This is My Child Mumsnet

You Can Stare. Just as Long as You Look

One of the great pleasures of being on holiday is experiencing different places and being out of your usual dull old routine. But when you have a child with additional needs, being out of your routine presents certain challenges. And it’s not only because children like Boo often thrive on schedules.

No: it’s also because when we’re in our usual environment, Boo’s difference is old news. In the school playground, hospital, local library, I might get asked how he’s doing, but I don’t often get asked now what’s wrong him. Well, at least not as often as I used to.

On holiday … well Boo is going to stick out like a sore thumb. Few people have the nerve, I mean guts, no, I mean nerve, to say what they think when they see Boo. Most just stare.

There are lots of reasons to do this, of course. Mostly it’s because he is extremely cute. He has huge, piercing blue eyes, a fabulous smile and an infectious laugh. Then there’s his glasses  (when we can keep them on his face, that is). These add to the cute factor, especially when he does his baby Professor, I’m going to look at you over the top of my specs face.

But the glasses are often the first sign of difference people notice. A one-and-a-bit-year-old doesn’t usually wear glasses. But hang on a minute. Is he a one-and-a-bit-year-old? Because if he is, why does his trunk look like it’s made of marshmallow. Oh look he can’t sit. Or crawl. What’s wrong with him? Are his parents just crap or is there really something wrong with him?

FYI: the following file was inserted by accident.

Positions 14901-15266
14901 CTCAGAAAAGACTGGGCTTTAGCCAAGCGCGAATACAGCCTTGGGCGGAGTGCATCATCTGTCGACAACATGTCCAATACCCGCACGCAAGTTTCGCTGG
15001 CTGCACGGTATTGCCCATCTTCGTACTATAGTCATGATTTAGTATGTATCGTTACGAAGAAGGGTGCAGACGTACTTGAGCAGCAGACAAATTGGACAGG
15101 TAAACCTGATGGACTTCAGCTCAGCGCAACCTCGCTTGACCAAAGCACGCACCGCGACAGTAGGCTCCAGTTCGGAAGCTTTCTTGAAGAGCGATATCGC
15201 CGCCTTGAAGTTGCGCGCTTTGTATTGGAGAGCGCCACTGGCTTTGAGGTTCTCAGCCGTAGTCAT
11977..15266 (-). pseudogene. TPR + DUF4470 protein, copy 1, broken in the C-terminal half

And then the looks morph. To curiosity. Or worry on our behalf. Or pity. Or judgement. Or prejudice.

I’ve had some time to get used to this, but The Grumposaur spends much less time out and about with Boo and hasn’t. He experienced it recently at our local park, where we had to hold Boo in the baby swing or he’d flop around like a teddy bear. The Grumposaur found it so hard. He said he didn’t ever want to take him out again. To protect him. At home we can pretend things are normal. Out, we can’t.

I find the stares difficult and I too want to protect Boo, not so much from others’ ignorance and stupidity because I think we can deal with that, but I want to protect him from internalising an impression of difference or otherness that could wound his sense of self.

At the same time, though, I don’t want to retreat or to wrap him in cotton wool. I want to show him off, to shout how proud I am of him.

And actually I don’t mind people looking at him, so long as they see him for what he is and challenge their perceptions of prematurity and disability.

Here’s what I wish others might notice:

1) that Boo is the world’s happiest baby/toddler who doesn’t toddle

2) that he is more determined than most people you will ever meet

3) that the things he can do (hold his head, manipulate objects, reach and grab) are  small miracles and none of these things came naturally to him

4) that he has been through some of the most awful experiences you can imagine (prematurity, sepsis, meningitis, massive brain bleeds, infantile spasms, the appalling side effects of very high-dose steroid use) but don’t tell him as he doesn’t seem to know he should be miserable

5) that he loves his family and is loved by them more than you can imagine

6) that he was premature and has disabilities but he is not these things

7) that neither he nor we need pity, but if you want to spread awareness of prematurity or special needs or just treat Boo kindly then we will be fast friends and I will be forever grateful

8) that Boo isn’t defined by his difference but by the fact that he is amazing.

So stare if you like, just be sure to look at him.